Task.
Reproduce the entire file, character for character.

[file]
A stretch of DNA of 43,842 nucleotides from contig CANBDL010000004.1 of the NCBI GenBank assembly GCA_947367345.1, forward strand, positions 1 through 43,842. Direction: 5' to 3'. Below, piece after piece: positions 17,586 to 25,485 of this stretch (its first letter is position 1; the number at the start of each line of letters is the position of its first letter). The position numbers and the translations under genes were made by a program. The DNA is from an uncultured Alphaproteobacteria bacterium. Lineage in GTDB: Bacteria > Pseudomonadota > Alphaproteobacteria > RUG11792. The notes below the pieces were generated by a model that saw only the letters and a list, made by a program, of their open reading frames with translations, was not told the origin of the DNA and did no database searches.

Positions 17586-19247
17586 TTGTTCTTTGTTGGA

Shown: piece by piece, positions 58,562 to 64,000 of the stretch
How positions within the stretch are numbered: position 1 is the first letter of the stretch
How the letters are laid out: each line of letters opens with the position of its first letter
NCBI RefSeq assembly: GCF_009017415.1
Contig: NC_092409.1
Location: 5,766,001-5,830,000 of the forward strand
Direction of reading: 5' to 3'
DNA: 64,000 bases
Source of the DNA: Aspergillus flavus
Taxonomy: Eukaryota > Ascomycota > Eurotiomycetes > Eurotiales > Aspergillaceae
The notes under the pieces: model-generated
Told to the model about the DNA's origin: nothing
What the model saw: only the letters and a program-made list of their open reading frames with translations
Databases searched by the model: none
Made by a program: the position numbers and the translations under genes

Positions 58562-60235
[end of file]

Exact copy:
A stretch of DNA of 43,842 nucleotides from contig CANBDL010000004.1 of the NCBI GenBank assembly GCA_947367345.1, forward strand, positions 1 through 43,842. Direction: 5' to 3'. Below, piece after piece: positions 17,586 to 25,485 of this stretch (its first letter is position 1; the number at the start of each line of letters is the position of its first letter). The position numbers and the translations under genes were made by a program. The DNA is from an uncultured Alphaproteobacteria bacterium. Lineage in GTDB: Bacteria > Pseudomonadota > Alphaproteobacteria > RUG11792. The notes below the pieces were generated by a model that saw only the letters and a list, made by a program, of their open reading frames with translations, was not told the origin of the DNA and did no database searches.

Positions 17586-19247
17586 TTGTTCTTTGTTGGA

Shown: piece by piece, positions 58,562 to 64,000 of the stretch
How positions within the stretch are numbered: position 1 is the first letter of the stretch
How the letters are laid out: each line of letters opens with the position of its first letter
NCBI RefSeq assembly: GCF_009017415.1
Contig: NC_092409.1
Location: 5,766,001-5,830,000 of the forward strand
Direction of reading: 5' to 3'
DNA: 64,000 bases
Source of the DNA: Aspergillus flavus
Taxonomy: Eukaryota > Ascomycota > Eurotiomycetes > Eurotiales > Aspergillaceae
The notes under the pieces: model-generated
Told to the model about the DNA's origin: nothing
What the model saw: only the letters and a program-made list of their open reading frames with translations
Databases searched by the model: none
Made by a program: the position numbers and the translations under genes

Positions 58562-60235